This talk describes a technique that selects, from a large set of test inputs, a small subset likely to reveal faults in the software under test. The technique takes a program or software component, plus a set of correct executions -- say, from observations of the software running properly, or from an existing test suite that a user wishes to enhance. The technique first infers an operational model of the software's operation. Then, inputs whose operational pattern of execution differs from the model in specific ways are suggestive of faults. These inputs are further reduced by selecting only one input per operational pattern. The result is a small portion of the original inputs, deemed by the technique as most likely to reveal faults. Thus, the technique can also be seen as an error-detection technique.
The talk describes two additional techniques that complement test input selection. One is a technique for automatically producing an oracle (a set of assertions) for a test input from the operational model, thus transforming the test input into a test case. The other is a classification-guided test input generation technique that also makes use of operational models and patterns. When generating inputs, it filters out code sequences that are unlikely to contribute to legal inputs, improving the efficiency of its search for fault-revealing inputs.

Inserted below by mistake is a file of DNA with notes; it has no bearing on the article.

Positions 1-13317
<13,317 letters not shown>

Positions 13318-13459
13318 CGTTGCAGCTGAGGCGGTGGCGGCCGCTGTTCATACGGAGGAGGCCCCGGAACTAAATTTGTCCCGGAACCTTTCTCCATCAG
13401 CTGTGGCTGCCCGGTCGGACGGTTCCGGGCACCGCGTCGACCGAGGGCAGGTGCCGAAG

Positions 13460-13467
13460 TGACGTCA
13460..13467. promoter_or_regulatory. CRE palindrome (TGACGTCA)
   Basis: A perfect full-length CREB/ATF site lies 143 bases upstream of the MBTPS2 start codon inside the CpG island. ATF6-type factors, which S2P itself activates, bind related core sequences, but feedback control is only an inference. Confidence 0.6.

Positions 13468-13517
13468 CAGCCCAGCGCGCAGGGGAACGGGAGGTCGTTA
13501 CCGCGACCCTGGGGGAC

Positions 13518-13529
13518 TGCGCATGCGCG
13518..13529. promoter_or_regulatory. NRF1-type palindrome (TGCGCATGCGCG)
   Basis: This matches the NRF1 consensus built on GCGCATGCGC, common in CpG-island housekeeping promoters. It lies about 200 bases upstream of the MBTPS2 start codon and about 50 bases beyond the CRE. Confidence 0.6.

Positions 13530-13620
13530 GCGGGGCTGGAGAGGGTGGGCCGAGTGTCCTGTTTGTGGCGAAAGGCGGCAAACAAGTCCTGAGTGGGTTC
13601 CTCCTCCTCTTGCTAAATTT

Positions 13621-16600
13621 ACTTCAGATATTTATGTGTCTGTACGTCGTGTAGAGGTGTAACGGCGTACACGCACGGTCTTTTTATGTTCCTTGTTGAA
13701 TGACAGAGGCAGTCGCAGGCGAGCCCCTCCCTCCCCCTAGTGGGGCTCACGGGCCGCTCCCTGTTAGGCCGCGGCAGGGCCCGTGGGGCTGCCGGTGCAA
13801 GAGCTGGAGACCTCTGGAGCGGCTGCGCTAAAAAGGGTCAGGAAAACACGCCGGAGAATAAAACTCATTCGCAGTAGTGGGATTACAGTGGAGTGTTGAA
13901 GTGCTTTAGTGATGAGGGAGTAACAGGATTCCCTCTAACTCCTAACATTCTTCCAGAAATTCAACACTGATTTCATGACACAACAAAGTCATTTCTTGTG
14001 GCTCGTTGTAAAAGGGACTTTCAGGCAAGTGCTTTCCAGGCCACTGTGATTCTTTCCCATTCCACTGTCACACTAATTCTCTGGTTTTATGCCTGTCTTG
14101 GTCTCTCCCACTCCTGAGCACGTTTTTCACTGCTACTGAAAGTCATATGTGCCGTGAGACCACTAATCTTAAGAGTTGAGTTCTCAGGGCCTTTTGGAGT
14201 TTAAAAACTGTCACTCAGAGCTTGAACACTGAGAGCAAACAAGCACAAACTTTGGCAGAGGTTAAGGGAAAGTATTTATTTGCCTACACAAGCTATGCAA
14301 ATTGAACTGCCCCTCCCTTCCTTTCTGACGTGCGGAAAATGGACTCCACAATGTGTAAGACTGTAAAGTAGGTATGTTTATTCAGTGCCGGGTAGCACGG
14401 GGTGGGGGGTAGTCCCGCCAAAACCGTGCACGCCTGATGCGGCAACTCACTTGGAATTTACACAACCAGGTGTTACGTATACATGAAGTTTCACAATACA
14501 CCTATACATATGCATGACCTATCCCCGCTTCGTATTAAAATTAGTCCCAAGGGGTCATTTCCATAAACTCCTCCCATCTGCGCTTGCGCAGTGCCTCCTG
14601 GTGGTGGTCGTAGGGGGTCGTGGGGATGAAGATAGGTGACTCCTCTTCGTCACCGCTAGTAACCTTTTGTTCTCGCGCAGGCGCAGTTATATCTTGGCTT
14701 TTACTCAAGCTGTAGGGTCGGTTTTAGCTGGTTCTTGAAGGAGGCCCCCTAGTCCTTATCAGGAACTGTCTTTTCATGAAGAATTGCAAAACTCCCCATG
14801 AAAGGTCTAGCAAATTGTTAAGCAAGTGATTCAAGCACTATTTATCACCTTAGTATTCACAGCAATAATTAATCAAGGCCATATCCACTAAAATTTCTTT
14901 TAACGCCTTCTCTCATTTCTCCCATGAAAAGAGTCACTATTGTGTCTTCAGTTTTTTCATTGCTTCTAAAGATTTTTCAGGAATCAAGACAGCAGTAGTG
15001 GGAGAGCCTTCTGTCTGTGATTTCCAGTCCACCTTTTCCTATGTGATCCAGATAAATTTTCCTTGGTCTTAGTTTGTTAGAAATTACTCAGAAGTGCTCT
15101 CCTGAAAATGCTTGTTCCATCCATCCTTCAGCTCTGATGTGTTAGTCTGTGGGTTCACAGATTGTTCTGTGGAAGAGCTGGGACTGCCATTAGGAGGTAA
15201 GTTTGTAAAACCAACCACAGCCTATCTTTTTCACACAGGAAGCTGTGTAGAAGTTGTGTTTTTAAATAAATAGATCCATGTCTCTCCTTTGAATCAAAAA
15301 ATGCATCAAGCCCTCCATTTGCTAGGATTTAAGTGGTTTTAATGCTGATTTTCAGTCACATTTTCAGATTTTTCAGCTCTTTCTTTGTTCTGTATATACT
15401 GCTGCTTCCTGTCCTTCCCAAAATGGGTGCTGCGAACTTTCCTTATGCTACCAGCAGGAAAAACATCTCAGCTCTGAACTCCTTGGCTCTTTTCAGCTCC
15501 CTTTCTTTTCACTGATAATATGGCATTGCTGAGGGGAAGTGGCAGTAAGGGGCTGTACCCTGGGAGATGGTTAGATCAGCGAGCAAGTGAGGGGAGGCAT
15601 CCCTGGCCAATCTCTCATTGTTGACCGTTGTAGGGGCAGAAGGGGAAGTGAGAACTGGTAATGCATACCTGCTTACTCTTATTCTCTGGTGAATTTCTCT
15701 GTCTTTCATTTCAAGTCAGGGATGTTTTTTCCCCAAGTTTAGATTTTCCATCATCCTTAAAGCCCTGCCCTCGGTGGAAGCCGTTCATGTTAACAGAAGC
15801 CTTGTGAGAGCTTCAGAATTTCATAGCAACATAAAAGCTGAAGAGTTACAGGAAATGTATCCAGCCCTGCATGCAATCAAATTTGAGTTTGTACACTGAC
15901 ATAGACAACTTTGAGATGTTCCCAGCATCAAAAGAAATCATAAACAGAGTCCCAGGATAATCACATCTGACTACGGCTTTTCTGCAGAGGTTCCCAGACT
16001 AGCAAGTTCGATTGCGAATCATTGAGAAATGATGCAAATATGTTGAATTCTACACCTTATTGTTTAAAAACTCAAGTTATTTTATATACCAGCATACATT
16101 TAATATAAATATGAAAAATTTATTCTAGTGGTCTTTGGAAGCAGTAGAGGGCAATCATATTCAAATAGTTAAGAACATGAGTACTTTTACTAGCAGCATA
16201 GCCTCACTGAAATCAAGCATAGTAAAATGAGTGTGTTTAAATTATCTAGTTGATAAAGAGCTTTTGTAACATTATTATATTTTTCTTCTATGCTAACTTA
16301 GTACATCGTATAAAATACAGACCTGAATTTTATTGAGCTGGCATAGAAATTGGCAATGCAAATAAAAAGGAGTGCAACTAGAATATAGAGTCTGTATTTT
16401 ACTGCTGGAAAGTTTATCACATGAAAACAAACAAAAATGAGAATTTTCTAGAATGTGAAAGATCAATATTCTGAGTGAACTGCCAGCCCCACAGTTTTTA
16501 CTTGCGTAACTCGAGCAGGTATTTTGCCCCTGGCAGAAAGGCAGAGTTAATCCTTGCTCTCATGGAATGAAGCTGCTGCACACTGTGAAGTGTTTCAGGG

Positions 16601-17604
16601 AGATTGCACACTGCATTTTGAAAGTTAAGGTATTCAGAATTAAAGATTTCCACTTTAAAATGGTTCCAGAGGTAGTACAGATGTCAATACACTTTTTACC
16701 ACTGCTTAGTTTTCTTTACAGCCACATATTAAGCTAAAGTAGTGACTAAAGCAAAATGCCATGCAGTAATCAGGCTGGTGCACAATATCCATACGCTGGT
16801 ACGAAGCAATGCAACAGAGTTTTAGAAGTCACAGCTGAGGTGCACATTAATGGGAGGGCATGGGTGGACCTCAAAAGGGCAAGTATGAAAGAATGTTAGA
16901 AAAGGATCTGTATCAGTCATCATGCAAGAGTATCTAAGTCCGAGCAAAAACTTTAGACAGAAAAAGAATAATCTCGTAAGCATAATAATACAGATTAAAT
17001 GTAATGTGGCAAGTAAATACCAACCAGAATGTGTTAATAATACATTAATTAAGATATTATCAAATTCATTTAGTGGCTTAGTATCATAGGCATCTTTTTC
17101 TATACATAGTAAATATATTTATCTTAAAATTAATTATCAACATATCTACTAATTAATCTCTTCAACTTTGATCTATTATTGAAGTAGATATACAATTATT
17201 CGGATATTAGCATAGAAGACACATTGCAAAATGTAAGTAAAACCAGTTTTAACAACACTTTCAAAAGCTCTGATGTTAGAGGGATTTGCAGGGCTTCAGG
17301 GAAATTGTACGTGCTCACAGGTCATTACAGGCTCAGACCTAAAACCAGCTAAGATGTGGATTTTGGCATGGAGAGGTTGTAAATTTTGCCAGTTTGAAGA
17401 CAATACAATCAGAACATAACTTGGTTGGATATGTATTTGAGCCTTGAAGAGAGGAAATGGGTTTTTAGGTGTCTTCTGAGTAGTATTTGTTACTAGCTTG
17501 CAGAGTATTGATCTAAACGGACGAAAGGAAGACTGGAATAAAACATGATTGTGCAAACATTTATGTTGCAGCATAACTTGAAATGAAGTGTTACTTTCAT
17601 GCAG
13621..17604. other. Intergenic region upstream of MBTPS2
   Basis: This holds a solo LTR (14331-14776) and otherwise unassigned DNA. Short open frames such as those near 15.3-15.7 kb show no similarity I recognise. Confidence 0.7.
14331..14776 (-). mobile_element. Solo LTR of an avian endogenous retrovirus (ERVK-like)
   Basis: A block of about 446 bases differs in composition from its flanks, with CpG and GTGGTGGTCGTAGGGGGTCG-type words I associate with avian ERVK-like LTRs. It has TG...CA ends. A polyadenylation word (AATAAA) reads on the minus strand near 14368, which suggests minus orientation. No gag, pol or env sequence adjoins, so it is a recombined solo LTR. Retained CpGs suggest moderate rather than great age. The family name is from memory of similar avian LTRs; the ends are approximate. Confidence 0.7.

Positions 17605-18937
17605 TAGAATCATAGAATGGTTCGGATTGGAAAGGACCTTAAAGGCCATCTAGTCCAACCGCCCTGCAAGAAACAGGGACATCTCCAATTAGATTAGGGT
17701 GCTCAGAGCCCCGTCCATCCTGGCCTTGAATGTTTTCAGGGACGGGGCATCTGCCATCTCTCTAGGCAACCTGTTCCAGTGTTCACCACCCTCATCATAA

We have implemented these techniques in the Eclat tool, which generates unit tests for Java classes. Eclat's input is a set of classes to test and an example program execution -- say, a passing test suite. Eclat's output is a set of JUnit test cases, each containing a potentially fault-revealing input and a set of assertions at least one of which fails. In our experiments, Eclat successfully generated inputs that exposed fault-revealing behavior; we have used Eclat to reveal real errors in programs. The inputs it selects as fault-revealing are an order of magnitude as likely to reveal a fault as all generated inputs.
Michael D. Ernst is an Associate Professor in Department of Electrical Engineering and Computer Science at Massachusetts Institute of Technology (MIT), Cambridge, Massachusetts. He is also Ross Career Development Professor of Software Technology and a Principal Investigator in Computer Science and Artificial Intelligence Laboratory (CSAIL) at MIT. His main research interest is in programmer productivity, which spans the spectrum from software engineering, through compilation, to programming language design. He received his PhD in Computer Science and Engineering from the University of Washington, Seattle.